• Impacts of cc on cambodia part 1

    1. 1. IMPACTS OF CLIMATE CHANGE ON CAMBODIA FORUM ON THE CURRENT CHALLENGES OF CLIMATE CHANGE By : Tek Vannara Date : July 5, 2011, Quezon City, Philippines Balay Kalinaw Conference Hall, University of the Philippines, Diliman,Quezon City CEPA Culture and Environment Preservation Association
    2. 2. CONTENTS 1. Overview of Cambodia 2. Cambodia’s people livelihood 3. Climate Change in SEA & Cambodia 4. Climate Change Impacts on Cambodia 5. Conclusion CEPA Culture and Environment Preservation Association
    3. 3. 1. Overview of Cambodia <ul><li>Territory: 181,035 sq. km </li></ul><ul><li>Population: 13.4 million </li></ul><ul><li>Rural Population: 80.5 percent </li></ul><ul><li>GDP: US$ 739 per capita </li></ul><ul><li>Literacy Rate: 77.6 Percent = </li></ul><ul><li>Male: 85.1%, Female: 70.9% </li></ul><ul><li>Source: Census 2008 </li></ul>CEPA Culture and Environment Preservation Association
    4. 4. THE LIVELIHOOD CYCLE OF CAMBODIA’S RURAL PEOPLE Rice field, Home garden, River fishing, Forestry & Non Timber Forestry are also exchange by season CEPA Culture and Environment Preservation Association 2. CAMBODIA’S PEOPLE LIVELIHOOD
    5. 5. MAIN LIVELHOOD OCCUPATION OF CAMBODIAN CEPA Culture and Environment Preservation Association
    6. 6. People depend on fishery resources of Tonesap and Mekong rivers CEPA Culture and Environment Preservation Association
    7. 7. CEPA Culture and Environment Preservation Association Mekong fishery resources
    8. 8. CEPA Culture and Environment Preservation Association Mekong fishery resources
    9. 9. Forestry Resources is our life CEPA Culture and Environment Preservation Association
    10. 10. Animal husbandry and local fruit production CEPA Culture and Environment Preservation Association
    11. 11. People depend on <ul><li>80% of Cambodia’s people depend on agriculture, </li></ul><ul><li>fishery, forestry and river resources as the main </li></ul><ul><li>occupations. </li></ul><ul><li>Importance of fish product & income to Cambodia </li></ul><ul><ul><li>290,000t-430,000t </li></ul></ul><ul><ul><li>US$250-500 million dollar per year </li></ul></ul><ul><ul><li>Contribute 75% of the protein to Cambodian </li></ul></ul>CEPA Culture and Environment Preservation Association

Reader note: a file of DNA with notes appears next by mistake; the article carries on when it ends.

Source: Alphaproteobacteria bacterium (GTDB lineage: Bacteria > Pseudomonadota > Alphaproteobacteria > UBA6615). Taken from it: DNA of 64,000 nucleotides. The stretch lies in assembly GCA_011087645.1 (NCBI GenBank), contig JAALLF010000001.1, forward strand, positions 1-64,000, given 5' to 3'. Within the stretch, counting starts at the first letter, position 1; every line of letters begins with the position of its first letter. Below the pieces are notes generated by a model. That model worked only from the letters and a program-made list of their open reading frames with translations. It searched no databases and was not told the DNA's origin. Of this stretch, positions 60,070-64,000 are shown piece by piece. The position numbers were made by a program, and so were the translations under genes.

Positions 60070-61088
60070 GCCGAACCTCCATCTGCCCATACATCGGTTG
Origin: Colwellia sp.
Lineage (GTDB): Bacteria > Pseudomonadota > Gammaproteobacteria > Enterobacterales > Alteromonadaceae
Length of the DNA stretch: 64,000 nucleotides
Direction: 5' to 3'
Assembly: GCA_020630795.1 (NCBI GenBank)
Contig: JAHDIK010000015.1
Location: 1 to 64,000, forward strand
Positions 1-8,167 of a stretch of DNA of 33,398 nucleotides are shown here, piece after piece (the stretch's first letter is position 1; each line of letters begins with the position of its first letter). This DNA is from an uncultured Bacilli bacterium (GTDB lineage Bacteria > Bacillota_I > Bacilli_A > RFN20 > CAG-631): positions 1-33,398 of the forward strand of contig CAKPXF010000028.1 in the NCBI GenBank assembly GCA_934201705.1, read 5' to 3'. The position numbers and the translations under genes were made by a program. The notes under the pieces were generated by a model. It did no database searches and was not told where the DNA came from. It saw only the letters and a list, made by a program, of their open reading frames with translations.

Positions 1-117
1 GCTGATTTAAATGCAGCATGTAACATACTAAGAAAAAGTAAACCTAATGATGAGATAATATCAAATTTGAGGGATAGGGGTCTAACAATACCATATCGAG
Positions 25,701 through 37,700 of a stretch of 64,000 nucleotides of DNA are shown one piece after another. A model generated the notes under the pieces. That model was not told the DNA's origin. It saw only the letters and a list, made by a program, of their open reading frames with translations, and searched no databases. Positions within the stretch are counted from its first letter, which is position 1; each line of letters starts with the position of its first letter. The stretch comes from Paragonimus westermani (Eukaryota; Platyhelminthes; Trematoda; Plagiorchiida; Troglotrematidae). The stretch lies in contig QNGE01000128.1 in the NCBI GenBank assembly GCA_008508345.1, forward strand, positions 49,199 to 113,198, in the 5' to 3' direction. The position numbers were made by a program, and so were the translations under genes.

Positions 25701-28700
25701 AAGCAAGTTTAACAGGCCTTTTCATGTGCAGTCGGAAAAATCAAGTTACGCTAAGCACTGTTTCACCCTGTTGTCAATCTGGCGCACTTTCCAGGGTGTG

12. 12. 3. Climate Change in SE Asia and Cambodia <ul><li>© Water & Climate change in Lower Mekong Basin Project / Helsinki University of Technology & SEA START Regional Center http://users.tkk.fi/u/mkummu/water&cc/ Climate scenario used: ECHAM4 A2 </li></ul><ul><ul><li>Temperature increase Figure: Projection of average daily maximum temperature (1980s – 2090s) </li></ul></ul>CEPA Culture and Environment Preservation Association
    13. 13. <ul><li>© Lay Kim-UNDP & Water & Climate change in Lower Mekong Basin Project / Helsinki University of Technology & SEA START Regional Center http://users.tkk.fi/u/mkummu/water&cc/ Climate scenario used: ECHAM4 A2 </li></ul><ul><ul><li>Changes in precipitation patterns – erratic, unpredictable </li></ul></ul><ul><ul><li>Figure: Annual precipitation in the 1980s and future change in % </li></ul></ul><ul><ul><li>(decadal average: 1980s – 2090s) </li></ul></ul>CEPA Culture and Environment Preservation Association
    14. 14. Vulnerability to climate change <ul><li>Source: Lay Kim-UNDP & Reproduced with permission from EEPSEA. Vulnerability as composite of exposure to climatic hazards, sensitivity to the hazards, and adaptive capacity </li></ul>CEPA Culture and Environment Preservation Association
    15. 15. Cambodia <ul><li>Cambodia ’ s temperature would increase up to 1.35 - 2.5 0 C in 2100 </li></ul><ul><li>Annual rainfall would increase between 3 and 35% from current condition; lowland areas seem to be more affected than highland areas (Source: Lay Kim-UNDP & First V&A Assessment: with two Global Circulation Models (GCM) : CCSR & CSIRO, and two emission scenarios: SRESA2 & SRESB1) </li></ul>Cambodia mean annual temperature anomaly Source: Oxford University (2008) CEPA Culture and Environment Preservation Association

    ×